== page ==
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THE PALLADIUM IS STILL A MEMBER OF; "THE ASSOCIATED PRESS. -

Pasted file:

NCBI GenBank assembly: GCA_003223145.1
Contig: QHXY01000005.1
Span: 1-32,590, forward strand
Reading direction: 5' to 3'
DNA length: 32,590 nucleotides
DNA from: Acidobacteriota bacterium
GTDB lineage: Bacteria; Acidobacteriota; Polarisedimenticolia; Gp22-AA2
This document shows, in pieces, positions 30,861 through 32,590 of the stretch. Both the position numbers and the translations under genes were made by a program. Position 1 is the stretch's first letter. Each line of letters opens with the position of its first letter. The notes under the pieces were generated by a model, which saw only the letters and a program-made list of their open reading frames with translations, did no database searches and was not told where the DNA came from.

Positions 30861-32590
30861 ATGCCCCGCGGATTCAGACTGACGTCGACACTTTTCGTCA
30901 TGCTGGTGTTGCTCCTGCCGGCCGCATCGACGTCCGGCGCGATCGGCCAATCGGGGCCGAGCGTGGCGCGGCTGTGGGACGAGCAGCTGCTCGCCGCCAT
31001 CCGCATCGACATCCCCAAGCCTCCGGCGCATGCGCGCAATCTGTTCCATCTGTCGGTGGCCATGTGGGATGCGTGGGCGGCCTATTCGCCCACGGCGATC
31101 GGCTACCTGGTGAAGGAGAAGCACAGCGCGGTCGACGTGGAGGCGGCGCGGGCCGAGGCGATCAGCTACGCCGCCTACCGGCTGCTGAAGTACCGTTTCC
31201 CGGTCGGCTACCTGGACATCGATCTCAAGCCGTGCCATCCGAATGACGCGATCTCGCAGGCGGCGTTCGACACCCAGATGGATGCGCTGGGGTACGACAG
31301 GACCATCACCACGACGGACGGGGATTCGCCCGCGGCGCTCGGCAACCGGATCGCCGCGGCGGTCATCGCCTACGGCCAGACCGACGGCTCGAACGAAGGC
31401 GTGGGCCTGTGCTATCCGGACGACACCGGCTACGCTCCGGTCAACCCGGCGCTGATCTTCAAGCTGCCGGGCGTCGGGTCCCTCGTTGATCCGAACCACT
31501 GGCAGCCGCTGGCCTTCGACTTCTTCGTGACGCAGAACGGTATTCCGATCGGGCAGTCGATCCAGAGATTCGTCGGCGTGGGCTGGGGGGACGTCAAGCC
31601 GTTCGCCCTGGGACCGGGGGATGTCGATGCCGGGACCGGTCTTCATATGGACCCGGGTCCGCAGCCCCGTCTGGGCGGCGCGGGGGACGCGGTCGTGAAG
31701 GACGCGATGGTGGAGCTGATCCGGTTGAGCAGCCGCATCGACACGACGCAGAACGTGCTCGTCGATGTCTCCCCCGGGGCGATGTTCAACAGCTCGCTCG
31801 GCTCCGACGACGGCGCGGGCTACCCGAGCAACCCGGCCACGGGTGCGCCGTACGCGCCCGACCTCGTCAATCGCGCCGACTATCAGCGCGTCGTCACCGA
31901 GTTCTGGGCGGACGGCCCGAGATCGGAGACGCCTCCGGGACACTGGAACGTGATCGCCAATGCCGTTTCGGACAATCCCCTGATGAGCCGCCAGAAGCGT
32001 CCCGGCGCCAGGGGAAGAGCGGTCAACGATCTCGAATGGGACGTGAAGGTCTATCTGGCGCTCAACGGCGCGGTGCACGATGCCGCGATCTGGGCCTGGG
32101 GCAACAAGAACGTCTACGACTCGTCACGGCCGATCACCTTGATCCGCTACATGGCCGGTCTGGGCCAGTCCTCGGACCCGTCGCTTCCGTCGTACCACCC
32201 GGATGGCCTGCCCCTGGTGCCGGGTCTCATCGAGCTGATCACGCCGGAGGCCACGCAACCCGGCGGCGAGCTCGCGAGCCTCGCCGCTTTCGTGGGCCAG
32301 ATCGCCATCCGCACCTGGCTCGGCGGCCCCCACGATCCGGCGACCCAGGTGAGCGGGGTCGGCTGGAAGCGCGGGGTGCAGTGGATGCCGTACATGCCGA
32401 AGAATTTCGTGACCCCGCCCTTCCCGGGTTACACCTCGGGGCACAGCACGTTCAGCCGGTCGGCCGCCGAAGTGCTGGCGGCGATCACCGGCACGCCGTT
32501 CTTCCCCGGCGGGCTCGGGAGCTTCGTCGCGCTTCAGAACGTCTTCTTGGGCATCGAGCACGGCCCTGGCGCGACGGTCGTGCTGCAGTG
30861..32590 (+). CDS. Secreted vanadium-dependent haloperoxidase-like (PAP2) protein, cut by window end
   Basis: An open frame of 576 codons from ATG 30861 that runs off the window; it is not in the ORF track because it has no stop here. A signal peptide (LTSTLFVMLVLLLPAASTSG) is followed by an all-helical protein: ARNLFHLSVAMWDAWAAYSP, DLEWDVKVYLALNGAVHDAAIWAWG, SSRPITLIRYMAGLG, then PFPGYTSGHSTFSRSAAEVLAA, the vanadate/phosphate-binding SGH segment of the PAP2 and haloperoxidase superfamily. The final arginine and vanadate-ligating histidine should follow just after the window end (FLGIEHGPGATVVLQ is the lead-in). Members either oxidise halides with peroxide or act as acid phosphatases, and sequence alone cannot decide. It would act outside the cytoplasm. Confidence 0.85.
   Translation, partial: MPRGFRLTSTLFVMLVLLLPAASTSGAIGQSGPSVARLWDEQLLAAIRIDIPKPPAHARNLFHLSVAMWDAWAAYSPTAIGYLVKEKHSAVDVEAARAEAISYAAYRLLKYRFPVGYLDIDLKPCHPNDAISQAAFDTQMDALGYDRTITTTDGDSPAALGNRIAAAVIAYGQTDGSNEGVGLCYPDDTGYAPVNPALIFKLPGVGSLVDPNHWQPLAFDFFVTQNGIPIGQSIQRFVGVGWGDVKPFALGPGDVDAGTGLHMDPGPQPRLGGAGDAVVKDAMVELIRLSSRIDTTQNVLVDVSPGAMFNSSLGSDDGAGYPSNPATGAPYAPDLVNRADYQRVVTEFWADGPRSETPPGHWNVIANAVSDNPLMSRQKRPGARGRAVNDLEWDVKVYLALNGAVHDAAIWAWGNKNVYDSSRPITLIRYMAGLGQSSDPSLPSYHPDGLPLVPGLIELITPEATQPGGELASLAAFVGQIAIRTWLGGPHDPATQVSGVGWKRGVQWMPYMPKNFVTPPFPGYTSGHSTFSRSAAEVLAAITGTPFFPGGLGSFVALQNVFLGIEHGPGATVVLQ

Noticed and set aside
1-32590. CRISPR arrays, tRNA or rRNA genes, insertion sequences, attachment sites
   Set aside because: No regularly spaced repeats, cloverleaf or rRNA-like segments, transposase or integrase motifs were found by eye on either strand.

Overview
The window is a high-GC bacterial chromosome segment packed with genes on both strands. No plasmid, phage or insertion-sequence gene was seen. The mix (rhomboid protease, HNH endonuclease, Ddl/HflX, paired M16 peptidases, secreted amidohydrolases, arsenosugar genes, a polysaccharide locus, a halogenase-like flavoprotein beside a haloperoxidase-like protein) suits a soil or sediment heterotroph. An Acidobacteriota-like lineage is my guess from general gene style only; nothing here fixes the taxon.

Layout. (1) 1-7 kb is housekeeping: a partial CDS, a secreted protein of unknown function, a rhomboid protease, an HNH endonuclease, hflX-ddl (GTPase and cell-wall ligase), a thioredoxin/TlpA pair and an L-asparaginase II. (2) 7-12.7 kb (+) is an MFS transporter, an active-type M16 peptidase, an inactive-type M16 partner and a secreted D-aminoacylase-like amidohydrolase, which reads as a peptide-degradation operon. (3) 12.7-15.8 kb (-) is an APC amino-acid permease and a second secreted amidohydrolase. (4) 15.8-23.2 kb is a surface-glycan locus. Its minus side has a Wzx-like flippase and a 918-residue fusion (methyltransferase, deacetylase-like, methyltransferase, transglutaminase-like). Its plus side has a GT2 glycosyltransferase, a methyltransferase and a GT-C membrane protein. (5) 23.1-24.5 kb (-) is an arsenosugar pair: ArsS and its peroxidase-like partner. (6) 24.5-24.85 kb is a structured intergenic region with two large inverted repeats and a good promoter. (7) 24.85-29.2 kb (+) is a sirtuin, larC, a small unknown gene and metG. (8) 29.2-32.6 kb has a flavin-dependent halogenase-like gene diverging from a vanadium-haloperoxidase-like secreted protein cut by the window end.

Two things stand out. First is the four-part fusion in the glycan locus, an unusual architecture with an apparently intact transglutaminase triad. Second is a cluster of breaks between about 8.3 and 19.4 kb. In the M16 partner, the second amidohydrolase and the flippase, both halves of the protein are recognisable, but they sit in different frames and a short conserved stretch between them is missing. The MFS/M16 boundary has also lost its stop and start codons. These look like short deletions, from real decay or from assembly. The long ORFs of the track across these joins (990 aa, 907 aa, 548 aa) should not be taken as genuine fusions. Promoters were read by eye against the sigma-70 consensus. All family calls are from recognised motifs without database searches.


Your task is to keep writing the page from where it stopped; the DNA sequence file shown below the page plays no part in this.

:,V$ - . v-ivr A Circulation that will give bus- iness men Results. INDIANA WEATHER. HOB 'Cloudy today. ... f iJEKLY ESTABLISHED X8S1. flLY ESTABLISHED 1878. RICHMOND DAILY PALLADIUM, MONDAY MORNING, - OCTOBER 17, 1904. ONE CENT A COPY. ICKPOGKETS The RICHMOND GIRL NOW AN EDITOR THOS. FIJNNAGAN RULES CHANGED AUTOMOBILE LEG ARE PINCHED IS KILLED IS THE LATEST AUTOMOBILE Completed at Kokomo Finest in the World. (Special to the Palladium.) Kokomo, Ind., October 15. "What is believed to be the finest automo Pythian Rules Shifted About Re cently. Local Pythians ,who attended the meeting of the Grand Lolo-e of ITERURBAN CONDUCTOR IS THEIR UNDOING IRE FOLLOWING BRYAN eir Haul in Richmond Was a Good I One One of Them Proves to be An Old Criminal. f at Indianapolis by Bieyelemen ll and Shine, of the Indianapolis fice department, it is believed that . men "who picked the pockets of a nber of people in this city during Bryan meeting last Friday night i. i- i i. i i. . i mi. u liisi ueeii esipiureu, ine iue:i Jested are known as Abe McPeak, fmias Long, alias Hates: Patrick f- liussell, alias .Mediums, and t . lies IVlornn. McPeak is a well vn pickpocket, but it was the joral supposition aimm',' the police I'crs that he had reformed. The i were arrested after they had Joed a conductor on the Shelby- Traction line coming into Indi- polis. After the conductor found he had been robbed he notified police in Indianapolis, and when car arrived in the city the men e placed under arrest. The men been in Shelbyville attending Bryan meeting and there is no bt in the minds of police officers .uigh out the State that they have i following Bryan all over the e. It is not likely that the men ever be convicted for the work here unless a poeketbook is id on. them that is known to have i taken here or if some person Yi here could identify them and fir that they saw some member he gang working in this city. Distributing Black Bass. special car . belonging to the leau of Fisheries of the Depart t of Commerce and Labor, passed ugh the city last evening on its I to Chicago. The car has been at ton, Ohio, where a number of ik Bass were put into the differ 1 streams about that city. WHIRLWIND ' h n be the Finish the Republicans Will Make. I (Special to the Palladium.) jdianapolis, Oct. Ifi. State Chair" I James I. (Joodrioh, returned jbrday to Indianapolis and he Pp the announcement that plans the state were being worked out. e headliners, according to C. C. Jis, chairman of the speakers' bu I of the state committee, will senators Fairbanks and Bevor and J. Frank Hanly, together such licpublicans of national jtation as the committee can in- ine naiiou.u hmiiiimiut lOMJiw I the state . Senator Allison of is expected to be one of the lat- I is not denied by officers of the j committee that the reason for -our of the State by Hepublican rites is .to counteract' whatever X Bryan mav have? on wavering s. Reports of Bryan's big meet came in with such regularity. "J Chairman Goodrich hurried to 'ifiro and conferred with both f W Fairbanks and National Com email Harry S. New. Thev a ! it is said, that a whirlwind fin fi Indiana would mean a Repub i victory sure. jhe details of the trip have noi een worked out," said Senate yesterday. "The date has not ?set. About all we have decided is that a special train will be iThe route has not been mapped :nd we do not know who will ac- jrnny Senators Fairbanks lidge and Mr. Hanly. " ' and 1 . George Becker is the guest of Amelia Ilerzog at Madisonville. a suburb of Cincinnati. bile ever built in America was run out of the Apperson Bros shops in this city last evening. It is a fifty horse power car designed for winter use. The passenger apartment is en tirely inclosed and is appointed on a scale of luxury that is remarkable. It is the interior of a Pullman pal ace car in miniature. Heat and light are supplied by electricity and .the seats are as comfortable as the Mor ris chair beside the hearth at home. The curtains at the windows can be closely drawn and the passengers can enjoy perfect privacy. The chaff eur receives his directions through a speaking , tube, his seat be ing closed off entirely from the pas seger apartment. The car cost $10,000. It goes to "Walter Keith of Chicago. Two more cars of the same pattern as this one will be completed within a fortnight for two other Chicago mil lionaires. GOLD DIGGER Leaves Considerable-Wealth to a Tel ephone Girl. Kansas City, Mo., October 1G. Miss Clvtie Oricrii's, seventeen vears ' -.1.-7 old, daughter of Ulysses Griggs, a painter, has,, received a letter from a lawyer in Cape Nome, Alaska, in forming her that she was the heiress to an estate valued at $.300,000, left by Mrs. Lillian Warner Moore, a sec ond cousin. The estate, the letter stated, con sisted principally of mining property and shares of mining stock. Miss Griggs is a telephone opera tor. Her. ousin,whose,forUine she inherits, died at Cape Nome several weeks ago. .-' IS IK E. O. Cook Dislocates Shoulder by Falling Off His Wheel. E. G. Cook, residing at 315 North Seventeenth street, fell from his bi cycle yesterday morning and dis located his right shoulder. Mr. Cook started out on his wheel to visit relatives in the country who reside near the Wernle Orphan's Home. While riding at a lively clip doAvn a hill his front wheel struck a large boulder, throwing him from the saddle to the road, dislocating his shoulder besides bruising him np severely. Mr. Cook coolly picked up his wheel which was broken and walked back to town. Dr. Charles Marvel was summoned to his home and he gave prompt attention to the injured man GENERAL SLOCUM Survivors Organization Files Articles of Incorporation. New York, October 16. Articles of incorporation of the General Slocum survivors' organization "were approv ed yesterday by Justice Leventritt of the Supreme Court. The incorpor ators, all of whom are survivors of the terrible disaster on June 15, say that the object of the organization is largely fraternal. It is intended annually to com memorate the disaster by suitable services, to promote the welfare of and assist those who suffered; to use all proper means and methods for the prevetion of a like disaster in the future, and give voluntary assistance to needy persons who sustained loss as a result of the catastrophe. The signers of the articles say that the incorporation is necessary, so that the organization can act ass an entity. A party composed of B. II.-Moorman and wife. Lovell Lamb and wife, of New York; Mrs. Galen Lamb an I Miss Maud Lamb, took dinner at the Hotel West cot t last "night. HI Mrs. ROSA BIRCH HITT WITH "THE INSTRUMENT TUNED" SHE IS WELL KIIOWH HERE The New Magazine is Devoted to Psycho-Physical Culture At Washington, D. C. -Mrs. Rosa Birch Hitt,, a former Richmond girl, now residing at Wash ington, D. C, is the editor of a new magazine, "The Instrument Tuned" which is published by the Broadway Publishing company, of New York. Mrs. ITitt has not lived in this city for a number of years, but she is still known to a wide circle of friends. Her father, the Rev. W. S. Birch, I). D., was from 1884 to 1SSS presiding elder of the Richmond dis trict, Northern Indiana Conference of the Methodist Episcopal church. Her brother-in-law and sister, the Rev. and Mrs. W. H. Daniel, resided in this city several years, the Rev. Daniel being pastor of the First M. E. church. In 1889 Mrs. Hit t was married to Mr. Isaac R. Hitt, of Evanston, 111., and since 1897 they have been living in Washington. "The Instrument Tuned" is de voted to a comparatively new subject psycho-physical-eulture, of whose methods Mrs. Hitt has made success ful application. The magazine is full of common sense suggestions, made into interest ing: ''and tlelightfoT's reading fma(err and is admirably adapted to the needs of humanity in general. RE1ER RESIDENTS Of Richmond Are Married Last Week At Philadelphia. The Philadelphia Evening Tele graph of last Wednesday gives an ac count of the wedding of two former Richmond young people. It is in part as follows: "A wedding of unusual interest was solemnized in a simple and im pressive manner today at Friends' Meeting House, Coulter street, Ger mantown. The contracting panties were Robert Simpson Charles, of Cin cinnati. O., and Miss Marian Elizi beth White, of Germatown. The best man was William S. Charles, brother of the bridegroom, and the ushers were Elias H. White, Mr. R. Warren Barrett, and Mr. Edward Wildman, of this city, and , Mr. Charles M. Sprague, of Pittsburg. "This union is of two old South ern Quaker families .which, after many generations in the South, set tled about Richmond, Ind. The bride is the daughter of the late Profu Wil liam W. White, of Earlham College, of Richmond, Ind., and his wife, Mary A. White. "The meeting convened at 11 o'clock, and after the period of si lence usual at Friends' marriages the bride and groom went through th ? weddi us ceremony. RALLY DAY At Winchester Thursday To Be a Big Affair. (Special to the Palladium.), Winchester. Ind., Oct. 16. The big gest Republican rally of the cam paign in this county will be held in Winchester next Thursday. J. Frank Hanly, nominee for governor, Addi son C. Harris, Hungary, and William ! L. Taylor, ex-attorney general of In diana, will be here and address the people. A big crowd is expected and great preparations on the part of the various committees are beoing made. The Richmond delegation promises to be a large one and the Young Men's Republican drum and bungle corps will participate. i a y FORMER YAEDMASTER OF THIS CITY MEETS DEATH CRUSHED BY A HAND GAR Sunday Morning in the Elwood Yards Well Earn Here and All AXzzs the line. .4. Thomas .FJannagan, former yard master of the Panhandle yards in this city, met his death Sunday morning in a most horrible manner. Flannaganws a section boss at El wood and yesterday morning started out with a gang of men on a handcar to repair places on the road bed. The exact particulars of how he met his death are not yet kown, but it is reported that he jumped off the hand car and on attempting to get on it again, whileV.the car was going at a good speedhe missed his footing and fell beneath it, being crushed in a most horrible manner. Death was instntaneous; V Mr. Flannagan was vardmster at Richmond for a number of years, being transferred from here about 188S to EI wood, where he has been in the employ; of the company ever since. He was well and popularly known, to nearly every man on the Richmond division and his death will be keenly felt by his many friends in Richmond. J A Dinner Party. The Missejs-E. and L. Whittenbrock of Sacramento, Cal., and Roscoe Co1caand-CM6ire Dilks -formed a din ner party at the Hotel Westcott yes terday. POLITICAL BETS Wagers on Election. Results Are Re . ported Unusually Light. New York, October 17. There was very little election betting on the curb Saturday, but in the small offer ing a change was indicated in "favor of Higgins in this State. The bet ting on the State situation was at 10 to 7, but Bunnell and Buchanan, bet ting commissioners, offered $4,000 to .$5,000, or 8 to 10, on Higgins, with out getting a taker. A well known betting commissioner on the curb stated that he made a bet on Roosevelt with a stock exchange house of $2,000 to $050, which lower ed the odds to 10 to 3, which pre vailed before. George and John Considine handle nearly all the Tammany money ,which is brought to them through "Big Tim" Sullivan. Thev have placed very little so far, but announce that they will have plenty when the odds suit them better. Around the Hoffman House, which has always been a recognized betting center; at the aldorf-Astoria, head quarters of the western plungers, and at the Rossmore and Metropole ho tels, where the sporting element is wont to gather, there has not been as much as $15,000 wagered up to the present time. HORSE GONE But the Buggy and Harness Found South of Centerville. George Wright, living south of Centerville, telephoned the local po lice department yesterday that he had found a set of harness and a bug gy near his farm. This is- supposed to be the same stuff that was stolen here a few weeks ago. Superinten dent Gormen went down and recover ed the articles mentioned. The-horse had gotten away. Miss Grace Robie will entertain Tuesday afternoon at cards for her guest, Mrs. Moore, of Louisville. Knights of Pythias at Indianapolis report that changes of unusual im portance have been made in the gen eral laws of the order, to become ef fective the first of November. Most important of these is the pro vision that all applicants for mem bership after that time must pass a medical examination and the plryci cian's certificate must accompany their application. The order for the semi-annual pass-word is another thing that is to be abolished and in its stead an official receipt will now be used, the same as is done in a number of other secret orders. The law regarding transfer cards from one lodge to another is also changed and one dollar fee, heretofore eharged for this certificate, is abolished. Changes are also made in the laws governing expulsions for non-payment of dues. Pythians generally look upon the changes in the laws with much favor and believe they will prove of great benefit to the or der. DAN REID According to Harry Starr, is Not in the Senatorial Race. Harry Starr, of Richmond, elbow man of Daniel G. Reid, who has been talked of as a promising candidate for senator, is in Indianapolis and will be at the Republican State head quarters off and on until the election is over. Mr. Starr gays that the re ports of Mr. Reid announcing himself as a candidate are unfounded and that he is not even thinking of mak ing the race. Mr. Starr expresses himself as confident of- Republican success both in the State and nation. Indianapolis Sun. BIG RALLY DAY Daniel E. Storms Will Speak at Fountain City. At an early hour this morning the Young Men's Republican Club left for Fountain City to participate in the big Republican all-day rally at which the principal speaker will be the Hon. Daniel E, Storms, secretary of State. Elaborate preprtions have been made for this big political love feast and Fountain City will be filled with people from all over northern Wayne county and this city. AN OCTOBER DAY Was Yesterday With its Warmth and Sunshine. Yesterday was beautiful as applied to the weather. A certain spring warmth was in the atmosphere, and it had a tendency to arouse people to the fact that long walks in the fresh air would be beneficial. All day long hundreds of people lined the streets and quite a number went into the country, while others took advantage of the day to hire rigs and ! ride for miles into the country. The street cars Avere well patronized. The churches were filled with worship pers, and nothing of a public' nature occurred to mar the quiet of the Sab bath day. "The Good Old Summer Days" are fast drawing to a close, the trees are taking on a golden hue i and Ave will be soon in the . ides of November. Thanksgiving-day 'is be ing looked forward to already a day enjoyed by many as one of the most social days of the entire year. October, Avhen the berries are brown, October. Avhen the pumpkins are ripe, October, when the gas bills take a rise October, when one's expenses in crease. October, when many weddings occur. On Tuesday afternoon the Ladies' Anxilliary of the South Eighth street Friends' ehurch will meet at the ehurclu AN EASTERN MAN SUFFERING WITH ABOVE COMPLAINT DONE TOO MUCH RIOIIIG He is Now Attending a Gymnasium to "Recover His Legs" "Hor rible Example." Hartford, Conn., October 10. Here is a "horrible example" to the infatuated persistent automobilists ; to those who nri si ilevntpil. cn hnt- ituated that they jump into an auto mobile if they have to cross a street. Here is an awful warning that i they do not Avalk more soon they will not be able to walk at all. Their leg? AAill dwindle. They will retroAert. They Avill become automobile cripples the victims of their mania for driving the devil Avagons. In a gymnasium here a rich youu man with fine muscular arms anl body, Avhile he painfully exercise' his legs said pathetically: "My legs are Avabbly. I have been riding in my automobile all th time for -three or four years. I have the habit. I have been either in the automobile or asleep all thes.? years. Now my wife is not overfon-1 of automobiling and the other even ing she said she AvouldJike to takj a Avalk. "It Avas a neAV idea. I had noc taken a Avalk in so long it brought back , the days of my courtship. I grew sentimental and I told her I Avould be delighted. ' "We started. The great moon wa shining and for a short time I Ava living over the, old days and she seemed eexceedingly happy. "But Ave had not Avalked half a mile before I Avished Ave were home. I did not Avant to flunk, so I kept ou, but my legs hurt me aAvfully. The muscles stung me as if they had been lashed, my knee joints kept dipping and bending involuntarily. I tried to be gay and bouyant. but I made a dismal failure, for all the time I real ized I had gone back to a point where walking was practically in possible. - "The next morning I got a bott of alcohol liniment and rubbed my aching legs as I have not done sine I played football. Then I got out my auto, rode to the gymnasium, and paid my fee for a year. "And here I am making the effort of my life to get my legs stronr enough to carry me when I need to use them. SERVANT QUESTION Benjamin W. Arnold Has Provided Elaborate Quarters for Them. Albany, N. Y., October 17. An in novation in the treatment of servants in Albany has set the' servant tlasse talking, and has resulted in dissatis faction among " servants Avho prev iously Avere satisfied with their places and their employers. Benjamin W. Arnold, lumber mer chant, last sirinr took unto himself a secand wife, and also built a $200,-' 000 residence on State street, oppo site Washington park. The house, built on the most mod-, era lines of colonial architecture, has in it special apartments for the servants.'.' These are oil a scale of maimificence which caused en'V among the servants of other families They contain a parlor, aavII furnish ed, in which they may entertain at their pleasure, their A'isitors being provided with easy chairs. Each servant has a separate room and a bathroom is situated between everv two servants' rooms for their use. The individual sen-ants' rooms are finished in hardwoods, and the wall are liung with pictures which Avouli be considered costly.: for some fan cies' parlors.